Barbarians at the Gate(House)
by Al Diamon
We’re coming for your newspapers: Unless you’re a news-business junkie, you’ve probably never heard of GateHouse Media Inc. But according to numerous sources in the New England newspaper industry, you’re about to hear a whole lot about the company. By the end of 2015, the chain based in the Rochester, N.Y., suburb of Perinton could be the largest media operation in Maine.
GateHouse is sort of the operational arm of a holding company called New Media Investment Group, based in New York City, which owns nearly 600 daily and weekly newspapers in about 30 states, from Maine to California, mostly in small- to medium-sized markets. Lately it’s been aggressively buying up properties in this region.
Last summer, New Media laid out $46 million to purchase the Providence Journal. In November, it gained control of virtually all the dailies in eastern Massachusetts, except the Boston Globe and Boston Herald, when it assumed ownership of the Worcester Telegram & Gazette andits parent company, Halifax Media.
Halifax owned about three dozen papers in six states, mostly in the southeast. That same month, New Media’s New Hampshire subsidiary, Seacoast Media Group, publisher of the Portsmouth Herald, took over the rival Foster’s Daily Democrat, in Dover. Seacoast already owned two Maine weeklies, the York County Coast Star and the York Weekly. The Foster’s acquisition gave it a third, the Sanford News. But the new owners’ interest in this state goes well beyond that.
When New Media bought Halifax, it also acquired that company’s not-so-secret plans to buy several Maine newspapers. Halifax had designs on the Bangor Daily News, the Forecaster weeklies (owned by the Lewiston Sun Journal), and even MaineToday Media’s Portland Press Herald and Maine Sunday Telegram. According to an informed source on the business side of the Massachusetts media, New Media/GateHouse intends to follow through with some of Halifax’s plans.
“They may have cooled a little on the Forecaster because those papers aren’t particularly profitable,” the source said. “But they still like the Bangor Daily and they’d love to grab the Press Herald if they could pry it away from [majority owner S. Donald] Sussman.”
Another media insider with business expertise said recent reports of drastic declines in the circulation of Maine papers make them likely targets for an acquisition-hungry outfit like GateHouse. “There will come a time very soon, if it hasn’t arrived already, when the printed newspaper can no longer claim to be a mass medium,” the expert said. “The key is household penetration. Once you are this far below 50 percent, you are a niche product and will no longer be able to charge mass-medium ad rates, and you will not be able to make up a lot of that loss from the low rates you get from digital ads.”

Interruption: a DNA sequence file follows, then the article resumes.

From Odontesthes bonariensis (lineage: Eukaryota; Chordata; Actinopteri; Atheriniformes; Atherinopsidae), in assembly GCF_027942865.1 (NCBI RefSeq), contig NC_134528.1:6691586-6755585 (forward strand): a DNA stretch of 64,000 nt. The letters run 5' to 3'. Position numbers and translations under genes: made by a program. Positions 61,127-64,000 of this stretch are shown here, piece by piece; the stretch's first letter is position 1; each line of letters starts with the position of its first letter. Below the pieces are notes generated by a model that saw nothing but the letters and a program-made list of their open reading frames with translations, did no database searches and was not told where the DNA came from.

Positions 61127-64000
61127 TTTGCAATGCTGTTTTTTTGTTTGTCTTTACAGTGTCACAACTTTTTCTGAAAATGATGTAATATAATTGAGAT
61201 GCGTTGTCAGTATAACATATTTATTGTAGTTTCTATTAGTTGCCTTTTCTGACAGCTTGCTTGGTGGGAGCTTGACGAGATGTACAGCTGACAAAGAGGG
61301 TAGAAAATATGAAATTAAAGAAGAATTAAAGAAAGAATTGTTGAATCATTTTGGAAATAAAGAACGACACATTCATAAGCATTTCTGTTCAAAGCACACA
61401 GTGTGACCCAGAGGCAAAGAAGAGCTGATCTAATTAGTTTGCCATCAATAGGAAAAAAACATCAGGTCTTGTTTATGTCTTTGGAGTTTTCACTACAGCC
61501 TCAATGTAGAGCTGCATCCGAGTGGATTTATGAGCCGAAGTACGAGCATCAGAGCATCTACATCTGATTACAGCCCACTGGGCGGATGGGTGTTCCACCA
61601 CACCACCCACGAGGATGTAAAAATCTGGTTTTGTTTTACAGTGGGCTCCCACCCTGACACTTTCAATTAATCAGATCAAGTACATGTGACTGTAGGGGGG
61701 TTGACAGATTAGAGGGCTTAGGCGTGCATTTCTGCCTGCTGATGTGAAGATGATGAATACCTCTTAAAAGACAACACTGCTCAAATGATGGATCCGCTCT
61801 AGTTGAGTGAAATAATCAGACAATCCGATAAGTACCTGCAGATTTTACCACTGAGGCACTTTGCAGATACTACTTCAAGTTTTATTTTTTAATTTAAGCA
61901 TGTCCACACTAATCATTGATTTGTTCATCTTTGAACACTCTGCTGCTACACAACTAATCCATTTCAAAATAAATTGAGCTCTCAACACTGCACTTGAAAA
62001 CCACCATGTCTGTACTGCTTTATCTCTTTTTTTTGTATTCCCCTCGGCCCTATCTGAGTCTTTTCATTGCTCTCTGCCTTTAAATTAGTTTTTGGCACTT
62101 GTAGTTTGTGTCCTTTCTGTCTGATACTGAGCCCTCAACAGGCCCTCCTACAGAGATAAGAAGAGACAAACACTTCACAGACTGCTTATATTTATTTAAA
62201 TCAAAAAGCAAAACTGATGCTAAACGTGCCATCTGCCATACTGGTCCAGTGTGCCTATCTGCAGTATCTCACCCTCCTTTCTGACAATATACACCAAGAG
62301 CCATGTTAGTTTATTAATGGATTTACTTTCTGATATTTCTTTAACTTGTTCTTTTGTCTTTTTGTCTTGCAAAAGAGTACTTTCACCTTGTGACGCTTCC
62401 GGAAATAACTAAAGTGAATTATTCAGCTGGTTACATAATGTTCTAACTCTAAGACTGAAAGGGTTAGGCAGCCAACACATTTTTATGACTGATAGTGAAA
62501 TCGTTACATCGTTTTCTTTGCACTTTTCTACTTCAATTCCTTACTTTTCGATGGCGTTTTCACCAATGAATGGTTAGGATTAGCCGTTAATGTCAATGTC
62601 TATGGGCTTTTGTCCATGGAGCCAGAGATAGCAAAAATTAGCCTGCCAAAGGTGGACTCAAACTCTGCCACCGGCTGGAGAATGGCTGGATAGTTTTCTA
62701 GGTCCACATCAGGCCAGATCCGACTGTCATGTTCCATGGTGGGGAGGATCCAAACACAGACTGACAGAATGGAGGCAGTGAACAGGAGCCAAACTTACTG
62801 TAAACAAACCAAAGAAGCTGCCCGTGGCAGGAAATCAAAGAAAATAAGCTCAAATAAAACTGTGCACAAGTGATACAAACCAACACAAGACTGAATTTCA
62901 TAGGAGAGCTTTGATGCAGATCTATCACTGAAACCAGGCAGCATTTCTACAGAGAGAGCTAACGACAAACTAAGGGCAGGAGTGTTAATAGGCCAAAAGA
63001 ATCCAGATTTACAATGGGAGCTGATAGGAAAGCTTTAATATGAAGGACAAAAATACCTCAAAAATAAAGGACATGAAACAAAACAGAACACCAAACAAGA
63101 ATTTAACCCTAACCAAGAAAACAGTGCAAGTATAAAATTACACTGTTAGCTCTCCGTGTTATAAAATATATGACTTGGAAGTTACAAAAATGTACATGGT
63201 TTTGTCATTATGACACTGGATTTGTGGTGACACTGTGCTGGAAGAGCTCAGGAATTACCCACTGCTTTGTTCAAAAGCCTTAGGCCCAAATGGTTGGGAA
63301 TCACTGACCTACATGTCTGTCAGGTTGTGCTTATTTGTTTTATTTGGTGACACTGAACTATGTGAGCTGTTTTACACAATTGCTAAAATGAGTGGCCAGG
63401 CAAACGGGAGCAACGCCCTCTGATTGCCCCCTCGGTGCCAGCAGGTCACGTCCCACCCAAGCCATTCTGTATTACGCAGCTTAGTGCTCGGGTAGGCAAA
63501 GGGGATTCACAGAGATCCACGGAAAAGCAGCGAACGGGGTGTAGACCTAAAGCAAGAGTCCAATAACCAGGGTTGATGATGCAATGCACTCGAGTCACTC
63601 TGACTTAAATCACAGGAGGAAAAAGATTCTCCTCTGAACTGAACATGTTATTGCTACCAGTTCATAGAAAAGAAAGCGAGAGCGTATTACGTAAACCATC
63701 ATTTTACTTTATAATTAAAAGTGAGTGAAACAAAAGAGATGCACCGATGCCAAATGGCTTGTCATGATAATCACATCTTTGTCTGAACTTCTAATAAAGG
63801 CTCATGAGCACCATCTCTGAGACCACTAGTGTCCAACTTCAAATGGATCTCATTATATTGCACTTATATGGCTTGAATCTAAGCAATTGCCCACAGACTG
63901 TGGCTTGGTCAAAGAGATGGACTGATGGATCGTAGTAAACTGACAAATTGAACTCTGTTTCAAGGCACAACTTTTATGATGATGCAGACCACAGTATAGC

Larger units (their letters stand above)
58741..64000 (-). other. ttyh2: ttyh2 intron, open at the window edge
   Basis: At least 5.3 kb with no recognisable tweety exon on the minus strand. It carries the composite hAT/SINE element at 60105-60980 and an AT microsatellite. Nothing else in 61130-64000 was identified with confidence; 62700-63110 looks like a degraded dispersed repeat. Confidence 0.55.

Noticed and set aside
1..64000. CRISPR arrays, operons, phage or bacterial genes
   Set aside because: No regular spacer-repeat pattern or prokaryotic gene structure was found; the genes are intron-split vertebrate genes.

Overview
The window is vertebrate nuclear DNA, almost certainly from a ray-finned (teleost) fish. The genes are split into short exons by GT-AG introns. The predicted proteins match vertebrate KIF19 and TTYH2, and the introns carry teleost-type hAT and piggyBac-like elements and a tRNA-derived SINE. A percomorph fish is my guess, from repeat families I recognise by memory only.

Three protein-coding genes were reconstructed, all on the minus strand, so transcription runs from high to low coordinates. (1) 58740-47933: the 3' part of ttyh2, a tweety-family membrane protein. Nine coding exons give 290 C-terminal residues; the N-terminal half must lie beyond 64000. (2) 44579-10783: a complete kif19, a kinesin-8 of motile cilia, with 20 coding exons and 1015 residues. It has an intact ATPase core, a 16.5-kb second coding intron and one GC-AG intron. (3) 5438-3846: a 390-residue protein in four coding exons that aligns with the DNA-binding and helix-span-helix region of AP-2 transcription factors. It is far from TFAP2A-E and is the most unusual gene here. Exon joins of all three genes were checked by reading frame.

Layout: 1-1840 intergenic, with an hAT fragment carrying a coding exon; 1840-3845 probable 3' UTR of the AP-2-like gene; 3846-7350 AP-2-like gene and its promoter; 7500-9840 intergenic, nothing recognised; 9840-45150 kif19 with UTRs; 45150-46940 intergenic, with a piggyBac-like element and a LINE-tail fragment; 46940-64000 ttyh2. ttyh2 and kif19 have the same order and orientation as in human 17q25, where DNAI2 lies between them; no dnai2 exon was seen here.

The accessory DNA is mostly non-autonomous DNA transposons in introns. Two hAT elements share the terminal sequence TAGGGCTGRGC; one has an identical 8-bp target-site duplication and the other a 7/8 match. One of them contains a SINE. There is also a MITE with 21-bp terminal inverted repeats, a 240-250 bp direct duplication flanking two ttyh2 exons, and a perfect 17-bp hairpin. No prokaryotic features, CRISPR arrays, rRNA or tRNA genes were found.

GateHouse responded to phone calls requesting comment by saying the company official authorized to answer questions was unavailable.
There’s little question GateHouse has the financial means to make deals happen. According to the Boston Business Journal, it has fully recovered from a 2013 Chapter 11 bankruptcy filing caused by debt accrued through overly aggressive expansion. The company’s restructuring was made easier by the fact that most of its overdue bills were owed to Fortress Investment Group, which was also its majority owner. Once the ledger books were rearranged, Fortress executives endorsed a plan calling for GateHouse to complete $1 billion in new acquisitions by the end of 2016.
A GateHouse stock offering this fall raised something north of $100 million. The company also arranged a $200 million loan, much of it specifically designated for buying up media properties. And although its parent company, New Media, is losing money ($4.7 million worth of red ink in the third quarter of this past year), its stock price jumped 11 percent and its revenues increased over last year’s figures — whether or not you count the cash generated by the new companies it’s purchased in the past 12 months. While its traditional print publications saw only modest growth (revenues climbed 1.8 percent), New Media’s 40-plus printing operations registered big gains and even its relatively new digital-marketing arm showed a sharp upward trajectory.